Well, let’s back up just a bit before we try to answer that question. The structure of each of the four gospels is, in a sense, a very long prologue to the climactic account each of them gives of Jesus’ crucifixion and resurrection. In its own way, each gospel first wants to get clear that in his teaching and ministry, Jesus offers an alternative vision for humanity that is not founded on the violence and self-centeredness of human life, but in the peaceableness and self-offering of God. That’s why today we read the hymn from Philippians, of Christ “not counting equality with God a thing to be grasped, but he emptied himself, taking the form of a slave.” That is the essential character of God: self-emptying love.
The crucifixion, then, is not just the final episode in a biographical story, but the fulfillment of everything that Jesus has taught and done. That’s why reading the passion story in its entirety during Holy Week, as we did from Mark this morning, is so powerful: we get a chance to see the full consequences of Jesus’ complete self-offering, through which (as the Easter hymn puts it), “the powers of death have done their worst.” Yet, as we already know, it turns out that even death is no match for the power of the vision that Jesus offers us: a life lived by love in service to others.
So perhaps what is being birthed on the cross, is a new humanity which through Jesus, turns away from violence, manipulation, and domination, toward a life focused instead on respecting, serving, and even loving the other—no matter who that person might be. This new humanity birthed through Jesus on the cross is God’s substitute for the narrow, self-serving idea we have of ourselves, with which we are all too familiar (especially in the current political climate). So in a sense, Jesus does offer himself as a substitution after all—not as a substitute victim for the penalty of our sins, but as an alternative pattern and vision for human life.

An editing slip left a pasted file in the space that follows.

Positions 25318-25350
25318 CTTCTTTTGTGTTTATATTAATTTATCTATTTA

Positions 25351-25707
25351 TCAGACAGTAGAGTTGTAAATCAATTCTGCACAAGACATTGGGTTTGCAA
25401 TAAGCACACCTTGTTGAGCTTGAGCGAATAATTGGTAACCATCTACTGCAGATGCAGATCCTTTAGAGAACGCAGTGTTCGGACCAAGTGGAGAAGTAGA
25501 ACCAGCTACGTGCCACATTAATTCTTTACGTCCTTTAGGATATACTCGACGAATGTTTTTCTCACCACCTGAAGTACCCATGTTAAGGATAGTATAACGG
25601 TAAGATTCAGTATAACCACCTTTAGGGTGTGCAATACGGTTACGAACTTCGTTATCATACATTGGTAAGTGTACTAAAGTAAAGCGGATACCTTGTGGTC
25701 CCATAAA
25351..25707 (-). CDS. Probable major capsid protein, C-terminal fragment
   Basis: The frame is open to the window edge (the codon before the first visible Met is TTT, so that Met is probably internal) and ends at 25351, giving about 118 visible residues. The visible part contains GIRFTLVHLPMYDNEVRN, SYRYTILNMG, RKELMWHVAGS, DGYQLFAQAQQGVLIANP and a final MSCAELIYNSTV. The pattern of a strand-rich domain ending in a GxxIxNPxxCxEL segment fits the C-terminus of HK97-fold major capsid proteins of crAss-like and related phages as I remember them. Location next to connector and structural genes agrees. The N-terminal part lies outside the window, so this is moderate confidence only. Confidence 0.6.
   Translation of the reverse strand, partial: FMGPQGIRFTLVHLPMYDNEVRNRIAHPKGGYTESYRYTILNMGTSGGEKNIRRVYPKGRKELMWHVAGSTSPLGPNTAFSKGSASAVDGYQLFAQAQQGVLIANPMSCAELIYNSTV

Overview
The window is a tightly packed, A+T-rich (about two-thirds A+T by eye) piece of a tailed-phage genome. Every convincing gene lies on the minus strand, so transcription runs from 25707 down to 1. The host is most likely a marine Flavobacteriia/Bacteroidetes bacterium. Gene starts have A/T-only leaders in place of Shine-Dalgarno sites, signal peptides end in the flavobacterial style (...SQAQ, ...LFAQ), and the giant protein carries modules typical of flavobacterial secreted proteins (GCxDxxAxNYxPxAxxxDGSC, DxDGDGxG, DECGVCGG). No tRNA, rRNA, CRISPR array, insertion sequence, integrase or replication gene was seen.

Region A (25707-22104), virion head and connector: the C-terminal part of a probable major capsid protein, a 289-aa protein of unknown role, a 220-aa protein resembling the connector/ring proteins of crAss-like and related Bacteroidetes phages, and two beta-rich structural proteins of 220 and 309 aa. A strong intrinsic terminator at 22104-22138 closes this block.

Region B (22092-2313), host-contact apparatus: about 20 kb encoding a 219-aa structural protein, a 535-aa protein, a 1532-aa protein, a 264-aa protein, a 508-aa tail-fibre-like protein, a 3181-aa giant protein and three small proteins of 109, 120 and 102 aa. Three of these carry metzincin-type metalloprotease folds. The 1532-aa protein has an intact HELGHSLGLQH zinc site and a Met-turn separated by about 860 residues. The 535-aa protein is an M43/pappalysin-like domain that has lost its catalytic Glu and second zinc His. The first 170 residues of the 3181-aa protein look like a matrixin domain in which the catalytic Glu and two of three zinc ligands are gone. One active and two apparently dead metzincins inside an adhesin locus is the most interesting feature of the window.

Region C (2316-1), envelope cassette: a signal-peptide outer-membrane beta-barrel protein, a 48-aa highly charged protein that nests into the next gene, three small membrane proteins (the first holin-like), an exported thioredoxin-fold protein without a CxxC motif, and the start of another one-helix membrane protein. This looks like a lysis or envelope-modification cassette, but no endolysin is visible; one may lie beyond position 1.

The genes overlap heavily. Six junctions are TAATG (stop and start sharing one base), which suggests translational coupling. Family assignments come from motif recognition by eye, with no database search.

Yesterday, as I was listening to the speeches at the Albuquerque March for Our Lives rally (organized almost entirely by high school students), I was struck by how this moment in our nation’s political history, also feels like something new is being birthed. There is so much about our civic lives right now that is truly painful. Yet here is a new generation, suddenly awakened to a political activism that is bold, fearless, pragmatic and determined. As one letter to the editor in the Times put it, “We seem to have entrusted our future, to a group of high school kids.”
Like the Passover in Egypt, which finally liberated the people of Israel from their slavery, perhaps we are in another such moment that we will look back upon as the time when a new era of common purpose and common good began to emerge, thanks to the courage our children. Perhaps they too will have a dream, and make it to the mountain top, from where they will see a promised land of peace and respect and dignity for all toward which they will lead us—though Pharaoh’s heart may yet be hardened against them.
How important, then, to be reminded this Holy Week, that on the cross Jesus gives us hope through his own birthing of a new humanity, that we can all imagine and bring into being a world that is better and more just than the one we are living in now. Because of the birth pangs Jesus bore on the cross, we know that we do not have to accept the world as we found it, nor the world as it has become, as anything more than a mere vestige of the old creation that Jesus has now upended with the new. As Julian finishes her canticle, “When all was completed and Jesus had carried us so for joy, still all this could not satisfy the power of his wonderful love. For the love of Christ works in us; Christ is the one whom we love.” Amen.